Bitten by a surprise $250 pet fee in my hotel room

By | June 22nd, 2010

It’s been a while since we looked at the pets-in-hotel-rooms controversy. But today I have a cautionary tale about taking your dog on vacation.

Jennifer Sapasap booked a room through Hotwire in Arlington, Texas, recently. Since Hotwire doesn’t reveal the name of your hotel until after you buy it, she didn’t know she’d end up at the Quality Inn. Nor was there any way of telling the property via her electronic reservation that she was bringing her dog. (Hotwire has a helpful section on flying with pets, but no such information about hotels.)

So Sapasap says she phoned the hotel after finishing the booking and asked about her animal companion.

I was told yes, [they allowed dogs]. When checking in I was told there was a $50 pet deposit. No problem.

Our room was a dump, but we were basically only there to sleep for one night so we didn’t complain. I was told since we had already paid for the room I just need to leave the keys in the room to checkout.

But after checking my card online I saw a $250 charge from the hotel. I called and spoke with Keith, the general manager. He was extremely rude and told me while there was no damage reported, the room I was in was not a “pet” room therefore the $250 was for a deep cleaning since they didn’t know about my dog.

I said obviously I told you about my dog or I wouldn’t have a $50 pet deposit! Basically we got nowhere and everyone I talk to “cannot help” Is there anybody who can help me?

I suggested Jennifer put her complaint in writing and send it directly to Quality Inn, which she did. It routed the grievance to the property, which answered her:

After talking with front office manager Matt He stated he was never notified of a Pet at check in as all pet rooms are located on first floor If this had been the case then your room would be located on first floor for ease of taking pet to outside.

Upon check in you signed and agreed to $250.00 pet fee if pet is found in non pet room

General Manager

Interesting response, on a number of levels.

I thought I’d try. Here’s what Keith wrote back to me:

In regards to the question posed, we are indeed a pet friendly hotel. Due to special needs of our guests and as a courtesy to those with pets, all of our pet-designated rooms are on the ground floor. The registration cards signed by guests upon check-in read as follows:

“Pets are welcome in some rooms at a fee of $50.00 per stay. There is no fee for recognized ADA service animals. If the hotel is not notified of a pet a cleaning fee of $250.00 will be applied.”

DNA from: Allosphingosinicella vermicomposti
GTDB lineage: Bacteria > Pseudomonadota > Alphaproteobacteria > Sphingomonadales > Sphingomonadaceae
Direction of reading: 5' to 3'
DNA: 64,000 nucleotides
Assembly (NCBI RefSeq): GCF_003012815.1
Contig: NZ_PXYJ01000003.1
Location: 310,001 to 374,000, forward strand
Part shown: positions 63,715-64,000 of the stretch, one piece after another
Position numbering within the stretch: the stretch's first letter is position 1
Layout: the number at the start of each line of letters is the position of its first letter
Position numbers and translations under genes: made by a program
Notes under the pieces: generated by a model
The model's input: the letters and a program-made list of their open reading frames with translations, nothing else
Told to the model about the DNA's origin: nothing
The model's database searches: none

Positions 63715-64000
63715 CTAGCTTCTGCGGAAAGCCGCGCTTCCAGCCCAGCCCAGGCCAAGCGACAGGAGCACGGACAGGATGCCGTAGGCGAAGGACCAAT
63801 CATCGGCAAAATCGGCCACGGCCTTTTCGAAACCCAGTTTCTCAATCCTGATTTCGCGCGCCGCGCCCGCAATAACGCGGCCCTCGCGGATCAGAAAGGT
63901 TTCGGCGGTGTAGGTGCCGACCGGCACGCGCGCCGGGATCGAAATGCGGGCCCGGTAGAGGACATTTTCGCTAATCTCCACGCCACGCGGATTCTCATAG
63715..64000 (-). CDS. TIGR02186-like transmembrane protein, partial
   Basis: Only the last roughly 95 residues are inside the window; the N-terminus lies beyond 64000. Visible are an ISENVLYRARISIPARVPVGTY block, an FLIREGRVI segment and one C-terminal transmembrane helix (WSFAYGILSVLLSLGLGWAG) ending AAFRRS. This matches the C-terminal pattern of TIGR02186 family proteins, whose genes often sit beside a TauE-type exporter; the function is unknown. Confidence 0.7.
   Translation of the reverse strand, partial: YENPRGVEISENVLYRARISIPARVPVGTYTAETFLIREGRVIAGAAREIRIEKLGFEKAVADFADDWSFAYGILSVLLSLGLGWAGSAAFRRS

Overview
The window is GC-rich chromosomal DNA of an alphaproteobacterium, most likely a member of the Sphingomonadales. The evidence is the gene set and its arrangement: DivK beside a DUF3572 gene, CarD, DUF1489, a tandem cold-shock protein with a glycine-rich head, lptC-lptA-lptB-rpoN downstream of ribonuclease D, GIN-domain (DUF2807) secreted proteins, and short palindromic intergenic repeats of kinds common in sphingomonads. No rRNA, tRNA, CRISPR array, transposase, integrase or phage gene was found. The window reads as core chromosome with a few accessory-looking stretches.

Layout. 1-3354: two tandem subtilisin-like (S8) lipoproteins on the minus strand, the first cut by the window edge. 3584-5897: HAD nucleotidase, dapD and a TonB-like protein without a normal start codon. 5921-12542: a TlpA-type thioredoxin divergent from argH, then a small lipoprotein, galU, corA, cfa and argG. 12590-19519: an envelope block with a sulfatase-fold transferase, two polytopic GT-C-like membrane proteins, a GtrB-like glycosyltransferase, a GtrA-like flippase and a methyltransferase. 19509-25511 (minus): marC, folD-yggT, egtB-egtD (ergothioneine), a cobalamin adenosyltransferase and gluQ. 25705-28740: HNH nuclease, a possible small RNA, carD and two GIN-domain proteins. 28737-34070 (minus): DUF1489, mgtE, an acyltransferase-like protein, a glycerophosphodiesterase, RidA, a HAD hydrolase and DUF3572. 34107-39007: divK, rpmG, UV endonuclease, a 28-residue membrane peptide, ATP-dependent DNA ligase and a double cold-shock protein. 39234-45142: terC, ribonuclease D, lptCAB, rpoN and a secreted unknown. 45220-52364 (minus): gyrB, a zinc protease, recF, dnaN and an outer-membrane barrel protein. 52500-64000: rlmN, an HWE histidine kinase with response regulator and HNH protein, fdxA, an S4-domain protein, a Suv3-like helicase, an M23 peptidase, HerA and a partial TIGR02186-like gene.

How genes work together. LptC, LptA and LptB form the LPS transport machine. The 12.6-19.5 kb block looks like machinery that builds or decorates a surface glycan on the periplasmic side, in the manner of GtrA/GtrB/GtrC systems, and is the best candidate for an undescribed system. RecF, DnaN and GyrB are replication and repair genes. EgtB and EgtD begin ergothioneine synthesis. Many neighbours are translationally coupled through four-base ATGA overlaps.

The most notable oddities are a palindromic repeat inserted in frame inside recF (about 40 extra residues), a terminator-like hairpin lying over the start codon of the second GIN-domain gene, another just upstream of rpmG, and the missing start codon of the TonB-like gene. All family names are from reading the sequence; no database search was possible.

Please note that the $50.00 is a fee and not a refundable deposit as the room must still be more thoroughly cleaned than a room not occupied by a pet.

Mrs. Sapasap has already contacted both the hotel and our Guest Relations on this matter and did, in fact, sign this agreement, which can be provided if necessary, without notifying our front desk team of pet occupancy.

Please feel free to contact me with any further questions.

That sounds better — but still, Sapasap is looking at an extra $250. I’m willing to bet that’s more than she paid for a night at the Quality Inn through Hotwire.

What’s the lesson to be learned here? Is it not to bring a pet if you’re booking through an “opaque” site? To avoid the Quality Inn? To get everything in writing when you check in, to avoid a “pet cleaning” surprise?

All of the above, perhaps. As I review Sapasap’s case, I see someone who says she tried to do the right thing — if her account is to be believed, she was more than up-front with the hotel about her dog and was willing to pay extra for the room. The Quality Inn’s attitude, at least initially, seemed to leave something to be desired.

Opaque sites are not really set up to handle travelers with special needs, like large families who require two queen beds and a pullout, or people with pets who might have to pay an extra fee. I’d definitely consider booking elsewhere if you’re traveling with Fido.

Sapasap’s next option — probably her last option — would be to dispute the $250 charge on her credit card.

(Photo: J narin/Flickr Creative Commons)

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